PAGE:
Azahari bin Husin, statistician and bomb-maker: born Malacca, Malaysia 1957; Associate Professor of Statistics and Valuation, Universiti Teknologi Malaysia 1991-98; married 1994 Wan Noraini Jusoh (two children); died Batu, Indonesia 9 November 2005.
How and why this mild-mannered Malaysian mathematician transformed himself into "Demolition Man", the most wanted fugitive in South-East Asia, is a puzzle which authorities are hard pressed to solve after his violent death last Wednesday.
Azahari bin Husin eluded capture for three years after allegedly supplying explosives to the Islamist extremist group Jemaah Islamiah which has ideological and financial links to al-Qa'ida. Police say his signature car bombs and explosive backpacks were used in at least four suicide attacks against "soft targets" in Bali and Jakarta, leading to the deaths of 245 people, including 26 British tourists in the 2002 Kuta night-club bombings. Azahari was briefly apprehended in Sumatra, but was unrecognised as the bespectacled militant wanted by Interpol for plotting to bomb the US Embassy in Singapore, and he slipped off. But he struck Jakarta's Australian Embassy in September 2004, personally driving his customised car bomb and parking it 300 metres away. Police suspected him of planting similar bombs in August 2003 at the JW Marriott Hotel in Jakarta, where he was seen sketching in the lobby weeks before the explosions.
Fingerprints taken from one of the suspected militants killed in a police raid on a safe house in East Java on 9 November matched Azahari's records. An hour-long gun battle ended dramatically when a militant sheltering inside blew himself up, and police found a stockpile of 30 more explosive devices in the rubble. Documents discovered in a cohort's hideout the plans for a pre-Christmas "bomb party" to be unleashed at Jakarta schools and churches.
Azahari was born in 1957 in Malacca, the cosmopolitan port town 150km south of Kuala Lumpur. At the age of 17, he left home to study in Adelaide, Australia, where he became an avid jogger and a motorcycle aficionado. But the gregarious student dropped his mechanical engineering courses after four years. An Australian classmate, John Cooper, recalls the young Azahari as "bright and cavalier. He seemed to have a healthy disrespect for authority."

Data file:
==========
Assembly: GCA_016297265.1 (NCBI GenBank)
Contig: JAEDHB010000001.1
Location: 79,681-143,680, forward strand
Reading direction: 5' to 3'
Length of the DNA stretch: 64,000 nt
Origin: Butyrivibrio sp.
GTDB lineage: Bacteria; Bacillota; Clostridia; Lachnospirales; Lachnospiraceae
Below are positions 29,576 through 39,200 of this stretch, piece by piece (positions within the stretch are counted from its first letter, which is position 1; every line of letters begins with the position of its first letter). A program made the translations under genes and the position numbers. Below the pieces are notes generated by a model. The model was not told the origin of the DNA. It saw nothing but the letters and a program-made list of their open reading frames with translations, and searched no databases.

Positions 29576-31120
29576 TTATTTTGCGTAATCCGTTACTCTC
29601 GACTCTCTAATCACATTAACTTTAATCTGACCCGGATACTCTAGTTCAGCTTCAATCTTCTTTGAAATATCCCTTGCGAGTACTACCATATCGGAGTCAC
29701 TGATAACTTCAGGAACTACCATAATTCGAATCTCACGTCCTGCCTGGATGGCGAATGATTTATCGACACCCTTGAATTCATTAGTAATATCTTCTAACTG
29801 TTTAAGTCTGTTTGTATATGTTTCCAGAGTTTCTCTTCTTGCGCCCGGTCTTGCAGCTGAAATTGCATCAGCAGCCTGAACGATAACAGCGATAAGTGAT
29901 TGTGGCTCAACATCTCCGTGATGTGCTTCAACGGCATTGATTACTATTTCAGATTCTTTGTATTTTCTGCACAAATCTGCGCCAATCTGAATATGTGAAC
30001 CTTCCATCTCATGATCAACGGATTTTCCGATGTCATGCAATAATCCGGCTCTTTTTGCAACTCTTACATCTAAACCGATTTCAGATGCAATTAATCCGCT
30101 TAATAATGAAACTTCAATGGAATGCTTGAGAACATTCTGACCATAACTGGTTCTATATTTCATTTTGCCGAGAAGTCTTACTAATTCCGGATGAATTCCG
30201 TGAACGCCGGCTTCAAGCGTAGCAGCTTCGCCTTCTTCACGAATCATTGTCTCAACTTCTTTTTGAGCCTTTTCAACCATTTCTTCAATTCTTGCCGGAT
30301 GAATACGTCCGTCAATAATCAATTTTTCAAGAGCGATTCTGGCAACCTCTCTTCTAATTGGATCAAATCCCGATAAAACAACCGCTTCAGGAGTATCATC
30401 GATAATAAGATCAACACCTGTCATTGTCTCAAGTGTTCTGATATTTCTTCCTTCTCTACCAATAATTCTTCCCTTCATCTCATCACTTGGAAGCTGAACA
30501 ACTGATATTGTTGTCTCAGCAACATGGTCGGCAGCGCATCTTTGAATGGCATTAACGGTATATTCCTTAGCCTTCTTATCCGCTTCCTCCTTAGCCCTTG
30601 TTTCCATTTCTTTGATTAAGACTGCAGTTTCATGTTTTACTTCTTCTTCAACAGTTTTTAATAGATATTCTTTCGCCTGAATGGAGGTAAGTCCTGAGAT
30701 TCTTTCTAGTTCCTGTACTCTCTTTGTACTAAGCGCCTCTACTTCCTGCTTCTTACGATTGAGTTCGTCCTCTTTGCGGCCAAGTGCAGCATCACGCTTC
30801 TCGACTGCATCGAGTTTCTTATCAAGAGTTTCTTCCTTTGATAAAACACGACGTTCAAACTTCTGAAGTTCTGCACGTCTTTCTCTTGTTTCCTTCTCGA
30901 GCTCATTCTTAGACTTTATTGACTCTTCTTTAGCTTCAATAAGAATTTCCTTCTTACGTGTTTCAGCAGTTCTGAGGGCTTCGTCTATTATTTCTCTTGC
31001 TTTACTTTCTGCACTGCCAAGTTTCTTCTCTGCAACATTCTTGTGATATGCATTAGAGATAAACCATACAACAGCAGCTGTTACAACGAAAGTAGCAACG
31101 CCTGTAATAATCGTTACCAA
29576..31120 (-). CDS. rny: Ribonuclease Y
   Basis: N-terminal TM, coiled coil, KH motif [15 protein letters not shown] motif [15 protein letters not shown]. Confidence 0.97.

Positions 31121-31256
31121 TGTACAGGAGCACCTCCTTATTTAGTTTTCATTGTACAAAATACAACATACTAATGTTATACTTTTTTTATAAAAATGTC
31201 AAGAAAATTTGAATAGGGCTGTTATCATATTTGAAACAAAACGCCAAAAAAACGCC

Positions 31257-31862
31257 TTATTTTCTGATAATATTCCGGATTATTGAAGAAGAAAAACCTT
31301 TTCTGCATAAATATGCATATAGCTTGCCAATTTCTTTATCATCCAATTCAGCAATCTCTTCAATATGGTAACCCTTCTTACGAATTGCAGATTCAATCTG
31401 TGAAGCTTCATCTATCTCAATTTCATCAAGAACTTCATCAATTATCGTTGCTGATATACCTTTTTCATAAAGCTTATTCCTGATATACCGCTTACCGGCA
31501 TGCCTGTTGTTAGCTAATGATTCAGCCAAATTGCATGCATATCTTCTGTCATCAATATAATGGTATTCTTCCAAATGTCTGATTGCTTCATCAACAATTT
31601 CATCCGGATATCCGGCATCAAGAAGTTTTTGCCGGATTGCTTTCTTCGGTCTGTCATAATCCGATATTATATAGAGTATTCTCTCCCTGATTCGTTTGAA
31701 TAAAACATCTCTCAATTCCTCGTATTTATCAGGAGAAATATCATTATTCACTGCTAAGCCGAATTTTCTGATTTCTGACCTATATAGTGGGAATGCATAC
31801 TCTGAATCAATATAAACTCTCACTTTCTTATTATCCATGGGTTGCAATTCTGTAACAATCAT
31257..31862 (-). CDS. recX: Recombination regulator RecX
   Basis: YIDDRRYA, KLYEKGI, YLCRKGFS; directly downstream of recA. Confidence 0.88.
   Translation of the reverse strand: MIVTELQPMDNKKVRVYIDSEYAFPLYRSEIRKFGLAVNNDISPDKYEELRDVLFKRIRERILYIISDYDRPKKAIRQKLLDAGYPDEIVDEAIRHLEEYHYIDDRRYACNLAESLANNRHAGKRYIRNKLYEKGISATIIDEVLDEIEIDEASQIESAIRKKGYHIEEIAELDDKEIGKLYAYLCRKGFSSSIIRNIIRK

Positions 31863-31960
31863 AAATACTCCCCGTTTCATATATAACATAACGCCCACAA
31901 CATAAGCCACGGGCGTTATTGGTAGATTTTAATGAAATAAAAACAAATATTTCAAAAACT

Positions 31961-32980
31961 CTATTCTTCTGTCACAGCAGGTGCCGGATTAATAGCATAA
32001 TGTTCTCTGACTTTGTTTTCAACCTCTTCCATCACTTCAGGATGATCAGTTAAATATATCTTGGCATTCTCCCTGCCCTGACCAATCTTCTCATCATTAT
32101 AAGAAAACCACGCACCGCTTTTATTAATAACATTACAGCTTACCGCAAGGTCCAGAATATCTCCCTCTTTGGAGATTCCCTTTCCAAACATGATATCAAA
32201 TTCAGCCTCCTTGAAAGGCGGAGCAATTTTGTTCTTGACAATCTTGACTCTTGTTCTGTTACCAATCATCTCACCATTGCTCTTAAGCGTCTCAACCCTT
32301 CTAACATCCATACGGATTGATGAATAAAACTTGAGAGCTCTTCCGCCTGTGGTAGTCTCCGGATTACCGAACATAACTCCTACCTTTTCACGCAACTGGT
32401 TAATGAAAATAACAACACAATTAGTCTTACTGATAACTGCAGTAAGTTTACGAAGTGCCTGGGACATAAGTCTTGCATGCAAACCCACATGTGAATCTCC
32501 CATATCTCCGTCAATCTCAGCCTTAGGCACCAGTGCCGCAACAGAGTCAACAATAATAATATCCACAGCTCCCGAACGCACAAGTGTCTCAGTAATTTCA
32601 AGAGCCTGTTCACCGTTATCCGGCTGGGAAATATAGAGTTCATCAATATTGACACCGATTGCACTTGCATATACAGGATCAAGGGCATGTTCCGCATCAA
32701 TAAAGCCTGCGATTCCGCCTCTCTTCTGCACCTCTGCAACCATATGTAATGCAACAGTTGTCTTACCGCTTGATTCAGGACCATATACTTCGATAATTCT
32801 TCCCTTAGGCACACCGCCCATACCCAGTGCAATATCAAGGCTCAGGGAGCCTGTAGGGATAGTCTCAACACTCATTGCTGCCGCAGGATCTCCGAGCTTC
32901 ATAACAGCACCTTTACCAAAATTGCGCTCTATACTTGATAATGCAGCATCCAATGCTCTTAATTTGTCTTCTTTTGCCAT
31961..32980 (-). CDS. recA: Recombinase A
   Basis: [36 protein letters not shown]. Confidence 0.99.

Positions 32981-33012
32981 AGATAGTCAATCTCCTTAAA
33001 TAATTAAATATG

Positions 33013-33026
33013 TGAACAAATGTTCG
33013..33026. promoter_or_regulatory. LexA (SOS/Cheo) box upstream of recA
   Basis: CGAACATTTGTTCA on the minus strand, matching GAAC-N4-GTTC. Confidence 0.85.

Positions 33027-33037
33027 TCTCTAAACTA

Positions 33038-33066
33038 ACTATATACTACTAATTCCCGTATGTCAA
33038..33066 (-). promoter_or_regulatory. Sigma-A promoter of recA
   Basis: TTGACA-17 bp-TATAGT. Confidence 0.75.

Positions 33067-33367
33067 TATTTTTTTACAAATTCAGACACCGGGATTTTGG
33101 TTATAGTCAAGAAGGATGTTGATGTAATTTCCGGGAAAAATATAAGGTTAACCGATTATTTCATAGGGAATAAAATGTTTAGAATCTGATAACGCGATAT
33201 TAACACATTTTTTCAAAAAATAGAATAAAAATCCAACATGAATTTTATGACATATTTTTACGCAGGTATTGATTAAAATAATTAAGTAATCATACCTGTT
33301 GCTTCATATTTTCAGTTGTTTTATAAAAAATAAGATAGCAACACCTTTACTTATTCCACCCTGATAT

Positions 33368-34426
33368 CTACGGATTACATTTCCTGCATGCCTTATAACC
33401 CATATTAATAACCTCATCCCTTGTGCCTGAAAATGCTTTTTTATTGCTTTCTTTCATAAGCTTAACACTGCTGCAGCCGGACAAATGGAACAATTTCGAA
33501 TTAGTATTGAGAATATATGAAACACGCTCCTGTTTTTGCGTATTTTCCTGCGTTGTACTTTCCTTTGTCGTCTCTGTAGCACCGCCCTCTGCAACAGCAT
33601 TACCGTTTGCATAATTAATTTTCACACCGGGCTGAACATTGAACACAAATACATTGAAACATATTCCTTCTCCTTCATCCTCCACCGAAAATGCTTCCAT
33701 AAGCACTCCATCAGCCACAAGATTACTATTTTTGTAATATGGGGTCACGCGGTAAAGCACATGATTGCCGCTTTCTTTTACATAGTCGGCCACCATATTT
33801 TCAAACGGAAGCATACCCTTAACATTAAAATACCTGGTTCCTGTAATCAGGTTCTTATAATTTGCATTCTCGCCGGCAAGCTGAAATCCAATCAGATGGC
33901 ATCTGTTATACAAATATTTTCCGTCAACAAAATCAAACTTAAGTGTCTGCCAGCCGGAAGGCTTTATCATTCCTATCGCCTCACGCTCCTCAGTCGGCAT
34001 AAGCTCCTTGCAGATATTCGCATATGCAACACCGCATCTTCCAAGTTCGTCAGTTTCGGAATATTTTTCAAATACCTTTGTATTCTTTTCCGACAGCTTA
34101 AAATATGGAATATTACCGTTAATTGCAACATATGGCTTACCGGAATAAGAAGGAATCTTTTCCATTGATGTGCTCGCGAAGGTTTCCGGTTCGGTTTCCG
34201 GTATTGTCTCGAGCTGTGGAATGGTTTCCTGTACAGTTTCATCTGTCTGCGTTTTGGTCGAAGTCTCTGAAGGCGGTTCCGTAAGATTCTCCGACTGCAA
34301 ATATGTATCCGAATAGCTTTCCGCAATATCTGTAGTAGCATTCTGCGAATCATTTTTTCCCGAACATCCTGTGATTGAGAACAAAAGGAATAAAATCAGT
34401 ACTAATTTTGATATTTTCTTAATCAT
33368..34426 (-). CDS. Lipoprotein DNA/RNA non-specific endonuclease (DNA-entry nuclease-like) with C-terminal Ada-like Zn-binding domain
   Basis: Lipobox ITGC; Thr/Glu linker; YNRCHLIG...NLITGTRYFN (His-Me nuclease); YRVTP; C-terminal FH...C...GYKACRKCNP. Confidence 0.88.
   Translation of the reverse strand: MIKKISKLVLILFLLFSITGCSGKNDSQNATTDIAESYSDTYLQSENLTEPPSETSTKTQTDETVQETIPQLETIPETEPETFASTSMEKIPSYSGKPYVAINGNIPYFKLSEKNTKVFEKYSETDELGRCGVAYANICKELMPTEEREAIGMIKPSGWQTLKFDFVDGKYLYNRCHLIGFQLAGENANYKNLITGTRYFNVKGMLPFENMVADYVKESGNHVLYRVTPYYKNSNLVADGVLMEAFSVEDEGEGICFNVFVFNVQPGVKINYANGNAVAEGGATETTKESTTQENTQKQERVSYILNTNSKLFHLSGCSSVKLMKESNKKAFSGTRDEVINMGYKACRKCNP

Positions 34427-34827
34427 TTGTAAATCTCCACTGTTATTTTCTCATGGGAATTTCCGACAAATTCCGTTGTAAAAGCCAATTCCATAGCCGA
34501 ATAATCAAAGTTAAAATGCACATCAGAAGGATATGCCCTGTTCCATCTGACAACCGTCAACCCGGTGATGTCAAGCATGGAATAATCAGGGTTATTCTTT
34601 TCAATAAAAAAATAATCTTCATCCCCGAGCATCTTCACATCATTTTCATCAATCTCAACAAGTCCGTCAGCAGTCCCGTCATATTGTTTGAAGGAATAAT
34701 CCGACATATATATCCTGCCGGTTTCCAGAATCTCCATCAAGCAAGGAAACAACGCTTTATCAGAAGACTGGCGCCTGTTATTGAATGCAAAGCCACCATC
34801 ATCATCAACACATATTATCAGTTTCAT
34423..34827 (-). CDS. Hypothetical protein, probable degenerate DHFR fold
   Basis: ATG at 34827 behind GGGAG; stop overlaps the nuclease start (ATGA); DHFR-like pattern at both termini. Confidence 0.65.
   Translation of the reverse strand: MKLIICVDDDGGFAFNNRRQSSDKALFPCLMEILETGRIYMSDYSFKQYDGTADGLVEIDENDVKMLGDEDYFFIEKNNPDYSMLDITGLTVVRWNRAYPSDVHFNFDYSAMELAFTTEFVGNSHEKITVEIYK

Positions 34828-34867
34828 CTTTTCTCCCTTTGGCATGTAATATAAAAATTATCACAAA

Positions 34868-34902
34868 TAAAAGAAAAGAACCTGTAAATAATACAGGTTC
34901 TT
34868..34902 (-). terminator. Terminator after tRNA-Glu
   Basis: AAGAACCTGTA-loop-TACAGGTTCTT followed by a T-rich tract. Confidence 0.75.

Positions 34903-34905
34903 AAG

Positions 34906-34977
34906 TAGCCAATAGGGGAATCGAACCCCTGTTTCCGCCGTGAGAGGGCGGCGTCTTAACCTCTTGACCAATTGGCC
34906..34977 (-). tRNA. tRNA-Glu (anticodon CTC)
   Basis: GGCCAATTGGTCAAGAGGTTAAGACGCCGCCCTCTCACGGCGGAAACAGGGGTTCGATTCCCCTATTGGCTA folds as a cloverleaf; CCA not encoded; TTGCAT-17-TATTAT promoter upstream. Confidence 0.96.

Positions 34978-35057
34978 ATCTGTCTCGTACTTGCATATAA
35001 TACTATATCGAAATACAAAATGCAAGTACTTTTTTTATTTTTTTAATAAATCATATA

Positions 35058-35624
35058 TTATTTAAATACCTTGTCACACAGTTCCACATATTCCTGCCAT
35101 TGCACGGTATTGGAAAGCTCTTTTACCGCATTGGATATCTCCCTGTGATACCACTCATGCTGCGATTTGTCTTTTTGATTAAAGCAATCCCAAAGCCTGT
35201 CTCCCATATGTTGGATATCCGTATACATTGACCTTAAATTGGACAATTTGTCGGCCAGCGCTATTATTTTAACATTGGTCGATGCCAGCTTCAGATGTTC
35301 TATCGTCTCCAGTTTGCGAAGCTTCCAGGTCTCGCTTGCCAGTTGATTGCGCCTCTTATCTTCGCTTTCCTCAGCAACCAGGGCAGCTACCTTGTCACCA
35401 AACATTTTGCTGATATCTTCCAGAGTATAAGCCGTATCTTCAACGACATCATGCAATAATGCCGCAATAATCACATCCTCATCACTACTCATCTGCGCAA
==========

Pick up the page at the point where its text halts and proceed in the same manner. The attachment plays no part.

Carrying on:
When, aged 20, Azahiri returned home, the Iranian revolution was in foment and Islamic students around the world took heed. Asahari did well enough in his statistics coursework in Malaysia to be accepted as a foreign student at Reading University, where he was enrolled in the late 1980s. Contemporaries remember his fondness for women, sport, and fast cars. After submitting his doctoral thesis, he left Britain for employment in Jakarta as a property-market analyst, but found he preferred life in academia. He married a co-lecturer at the Universiti Teknologi Malaysia at Skudai, Johor, where he eventually was appointed Associate Professor of Valuation and known for his lively classes.
It was only when his young Acehnese wife, Noraini, had difficulty conceiving a baby that Azahari turned to religion. Following visits to a Muslim faith healer, she became pregnant and bore two children in quick succession. After she was diagnosed with throat cancer, Azahari became extremely pious. He embraced jihad and was drawn to charismatic leaders such as the Indonesian cleric Abu Bakar Baasyir, spiritual head of Jemaah Islamiah. With Noordin Mohamad Top, headmaster of a religious boarding school, he promoted a pan-Muslim territory extending from the southern Philippines to southern Thailand and recruited youths to become martyrs for the cause.
Azahari perfected his bomb-making skills at a jihadi camp in Sadaa, Afghanistan, in 1999, after months of training in Mindanao, in the southern Philippines, and went on to design the Jemaah Islaimah bombers' manual with emphasis on backpack explosives. He attended a meeting in Thailand with Riduan Isamuddin, better known as Hambali, who was considered Osama bin Laden's point man in South-East Asia. After Hambali's arrest in August 2003, Azahari rose through the organisation's ranks.
Counter-terrorism experts have described Azahari as a master of disguise. But in the past few years, officials said, he invariably wore an explosive belt around his waist to avoid being captured alive.
One of Azahari's former students, Lum Chih Feng, recalled his teacher's enthusiasm for English Premier League football. He preferred close-fitting Western clothes and rarely wore an Islamic skullcap and robe except at the mosque.
Shortly after his second baby was born in 2001, Azahari left home, telling his wife: "I have a greater cause in life. It is to serve God."
Jan McGirkReuse content